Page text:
Concord — A spokesman for Republican Gov. Chris Sununu stood by Education Commissioner Frank Edelblut on Thursday despite Democrats’ calls for his resignation after revelations that he donated $1,000 to help the Croydon School Board fight a lawsuit brought by the department he now leads.
The governor’s spokesman, Dave Abrams, said Edelblut had made himself available for roughly seven hours of questions in January as part of the education commissioner confirmation process.
Although no one asked whether the venture capitalist and former state representative had donated money to Croydon’s school choice case, Abrams said, Edelblut had been “open and honest” during hearings.
“He’s made himself available for any questions,” Abrams said.
Since late February, Edelblut has refused to answer questions from the Valley News about his role in the legal fund. He disclosed the donation on Wednesday, after Executive Councilor Andru Volinsky requested that he do so.
Ray Buckley, chairman of the New Hampshire Democratic Party, called for Edelblut’s resignation in a statement on Thursday, saying the donation was “a clear conflict of interest” and “wildly inappropriate.”
“His failure to disclose pertinent information about his relationship with the subject of an active lawsuit in his department is unacceptable,” Buckley said.
The Croydon School Board has been defending itself in a lawsuit brought by the state Department of Education seeking to block the board’s practice of sending children to private schools using taxpayer money.
Board members last month declined to release the names of donors to an $23,000 online crowdfunding campaign that they launched in 2015 to fund their legal battle.
After attending Croydon’s K-4 school, students there are tuitioned out to other towns. A handful of children, three of whom are related to a sitting board member, have been attending the private Newport Montessori School.
The lawsuit has been stayed pending legislation known as the “Croydon bill” that would allow towns to send children to private school for grades not offered in their own public school systems.
An earlier version of the bill was sponsored by Edelblut and vetoed by then-Gov. Maggie Hassan, a Democrat. Sununu has said he looks forward to signing the legislation.
Republicans were less eager to denounce the new commissioner, a businessman with no experience in public education who faced stiff opposition from Democrats as a nominee and was confirmed over the objections of the New Hampshire State Board of Education.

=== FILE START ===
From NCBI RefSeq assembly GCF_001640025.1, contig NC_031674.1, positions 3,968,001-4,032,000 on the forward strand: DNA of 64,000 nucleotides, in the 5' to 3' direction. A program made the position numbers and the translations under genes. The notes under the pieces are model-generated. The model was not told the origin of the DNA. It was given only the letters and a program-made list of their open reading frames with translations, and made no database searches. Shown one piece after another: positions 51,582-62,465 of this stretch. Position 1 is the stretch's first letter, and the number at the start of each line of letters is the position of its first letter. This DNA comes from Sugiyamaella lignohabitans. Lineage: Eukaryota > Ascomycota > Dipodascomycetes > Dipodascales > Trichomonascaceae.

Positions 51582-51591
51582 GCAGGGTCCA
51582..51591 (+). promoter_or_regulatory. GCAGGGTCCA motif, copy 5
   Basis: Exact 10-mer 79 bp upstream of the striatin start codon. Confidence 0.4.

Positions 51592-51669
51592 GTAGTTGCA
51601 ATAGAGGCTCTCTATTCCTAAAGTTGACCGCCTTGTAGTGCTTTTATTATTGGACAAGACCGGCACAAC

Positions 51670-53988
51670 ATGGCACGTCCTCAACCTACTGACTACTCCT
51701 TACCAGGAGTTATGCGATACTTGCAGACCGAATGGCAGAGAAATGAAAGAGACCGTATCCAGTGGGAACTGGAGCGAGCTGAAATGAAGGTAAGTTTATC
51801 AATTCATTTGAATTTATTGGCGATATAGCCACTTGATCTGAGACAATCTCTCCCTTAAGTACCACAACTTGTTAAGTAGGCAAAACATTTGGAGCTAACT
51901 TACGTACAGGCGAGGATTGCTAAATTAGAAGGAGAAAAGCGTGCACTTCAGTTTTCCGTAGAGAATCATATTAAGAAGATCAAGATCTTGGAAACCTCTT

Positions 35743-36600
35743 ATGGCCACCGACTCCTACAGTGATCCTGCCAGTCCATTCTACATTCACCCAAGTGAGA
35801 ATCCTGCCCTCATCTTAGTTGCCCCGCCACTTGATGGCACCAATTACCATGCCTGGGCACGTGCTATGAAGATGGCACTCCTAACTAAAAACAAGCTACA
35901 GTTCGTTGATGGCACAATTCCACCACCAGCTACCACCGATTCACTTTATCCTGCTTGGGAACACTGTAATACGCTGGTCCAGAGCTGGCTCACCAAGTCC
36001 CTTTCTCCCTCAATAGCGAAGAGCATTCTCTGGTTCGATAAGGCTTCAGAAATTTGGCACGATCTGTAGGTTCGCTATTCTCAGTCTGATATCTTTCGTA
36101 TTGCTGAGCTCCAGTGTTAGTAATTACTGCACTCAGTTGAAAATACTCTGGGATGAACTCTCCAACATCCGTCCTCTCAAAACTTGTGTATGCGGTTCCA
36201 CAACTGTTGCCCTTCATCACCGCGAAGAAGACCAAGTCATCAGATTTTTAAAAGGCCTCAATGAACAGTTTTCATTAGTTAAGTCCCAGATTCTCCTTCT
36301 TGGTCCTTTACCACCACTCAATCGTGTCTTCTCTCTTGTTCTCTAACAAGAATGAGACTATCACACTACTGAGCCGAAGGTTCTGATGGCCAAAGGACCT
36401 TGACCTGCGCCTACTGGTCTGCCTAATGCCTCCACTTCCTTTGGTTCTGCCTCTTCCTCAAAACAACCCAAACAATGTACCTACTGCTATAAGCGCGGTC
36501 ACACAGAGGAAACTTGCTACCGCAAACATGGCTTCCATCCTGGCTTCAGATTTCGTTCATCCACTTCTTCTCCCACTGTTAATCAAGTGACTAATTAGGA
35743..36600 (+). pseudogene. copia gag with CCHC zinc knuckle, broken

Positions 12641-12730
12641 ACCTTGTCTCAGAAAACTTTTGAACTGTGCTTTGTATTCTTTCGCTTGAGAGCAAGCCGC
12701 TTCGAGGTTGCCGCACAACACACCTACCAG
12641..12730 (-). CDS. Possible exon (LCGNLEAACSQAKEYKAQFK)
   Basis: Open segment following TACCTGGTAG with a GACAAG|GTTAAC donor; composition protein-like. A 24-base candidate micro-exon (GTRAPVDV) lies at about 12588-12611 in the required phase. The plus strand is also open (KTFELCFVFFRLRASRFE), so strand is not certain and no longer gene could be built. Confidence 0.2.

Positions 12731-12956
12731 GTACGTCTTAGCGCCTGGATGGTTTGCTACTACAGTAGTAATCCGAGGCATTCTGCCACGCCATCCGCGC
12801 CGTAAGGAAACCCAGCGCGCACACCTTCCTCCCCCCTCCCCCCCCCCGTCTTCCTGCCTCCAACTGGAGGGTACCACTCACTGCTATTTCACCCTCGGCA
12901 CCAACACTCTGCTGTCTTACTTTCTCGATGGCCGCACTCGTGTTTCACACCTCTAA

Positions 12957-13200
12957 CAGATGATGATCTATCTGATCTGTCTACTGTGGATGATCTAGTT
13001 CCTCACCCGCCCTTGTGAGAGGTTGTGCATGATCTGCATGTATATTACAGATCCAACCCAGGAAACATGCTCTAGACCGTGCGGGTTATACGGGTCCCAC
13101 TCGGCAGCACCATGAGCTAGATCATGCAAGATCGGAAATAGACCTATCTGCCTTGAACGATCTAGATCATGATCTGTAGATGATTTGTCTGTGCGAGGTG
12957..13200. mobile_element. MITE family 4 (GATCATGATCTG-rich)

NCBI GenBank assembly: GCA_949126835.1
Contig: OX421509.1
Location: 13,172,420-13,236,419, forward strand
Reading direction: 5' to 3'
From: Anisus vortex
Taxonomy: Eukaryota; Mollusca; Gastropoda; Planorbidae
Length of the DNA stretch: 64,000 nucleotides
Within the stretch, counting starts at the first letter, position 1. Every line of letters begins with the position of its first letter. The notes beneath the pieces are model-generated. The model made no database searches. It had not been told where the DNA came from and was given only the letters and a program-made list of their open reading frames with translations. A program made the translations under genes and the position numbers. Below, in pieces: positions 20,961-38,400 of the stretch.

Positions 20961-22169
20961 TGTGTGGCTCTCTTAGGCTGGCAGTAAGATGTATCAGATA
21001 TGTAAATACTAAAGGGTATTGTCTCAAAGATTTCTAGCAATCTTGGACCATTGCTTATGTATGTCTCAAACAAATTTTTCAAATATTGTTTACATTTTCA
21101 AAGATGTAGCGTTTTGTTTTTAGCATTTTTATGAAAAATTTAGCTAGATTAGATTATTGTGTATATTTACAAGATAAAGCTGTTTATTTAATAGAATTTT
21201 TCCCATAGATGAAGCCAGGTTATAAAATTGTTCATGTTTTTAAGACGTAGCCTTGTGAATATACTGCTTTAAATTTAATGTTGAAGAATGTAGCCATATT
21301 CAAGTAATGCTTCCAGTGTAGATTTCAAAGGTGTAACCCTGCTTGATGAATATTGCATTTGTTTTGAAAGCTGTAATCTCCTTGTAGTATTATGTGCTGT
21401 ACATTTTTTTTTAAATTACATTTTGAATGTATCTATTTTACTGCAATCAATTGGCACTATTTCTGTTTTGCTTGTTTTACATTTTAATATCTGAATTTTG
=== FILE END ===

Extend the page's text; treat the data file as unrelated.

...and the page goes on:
Joe Kenney, a Republican executive councilor whose district includes Croydon, said he wasn’t concerned by the contribution, which happened while Edelblut was still a state representative, or by the commissioner’s decision not to disclose it during the confirmation process.
“Any private citizen is entitled to use their money for whatever causes they deemed fit as long as it’s legal,” Kenney said. “The only thing I might suggest is that commissioner of education might reserve comment and judgment on the specific Croydon case and further recuse himself from whatever activity involves that case that might come before the Department of Education, since he has expressed his views on it through his contribution. Having said that, the New Hampshire Legislature and state of Board of Education will produce education policy and it’s the responsibility of the Department of Education, (the) commissioner and (his) staff to administer it.”
Kenney noted, however, that he did believe Croydon should disclose the anonymous donors, who make up about three-quarters of the legal fund’s contributions.
“I would agree that any money going to a public entity should be disclosed,” he said.
Edelblut could not be reached for comment, but he told New Hampshire Public Radio on Thursday that he does not believe his donation hinders his ability to do his job.
State Sen. Ruth Ward, a Republican from Stoddard, N.H., whose district includes Croydon, also defended Edelblut.
“He did this before he was being considered for commissioner,” she said in an interview outside the Senate chamber. “I’ve probably done things earlier in some circumstances that I didn’t know could matter later.”
Ward said she needed more information before she could comment on whether Edelblut should have disclosed the donation after being nominated.
The Executive Council, which confirmed Edelblut on a 3-2 vote along party lines, still has to vote on whether he will serve a full four-year term. The council’s next meeting is Wednesday.
Rob Wolfe can be reached at firstname.lastname@example.org or 603-727-3242.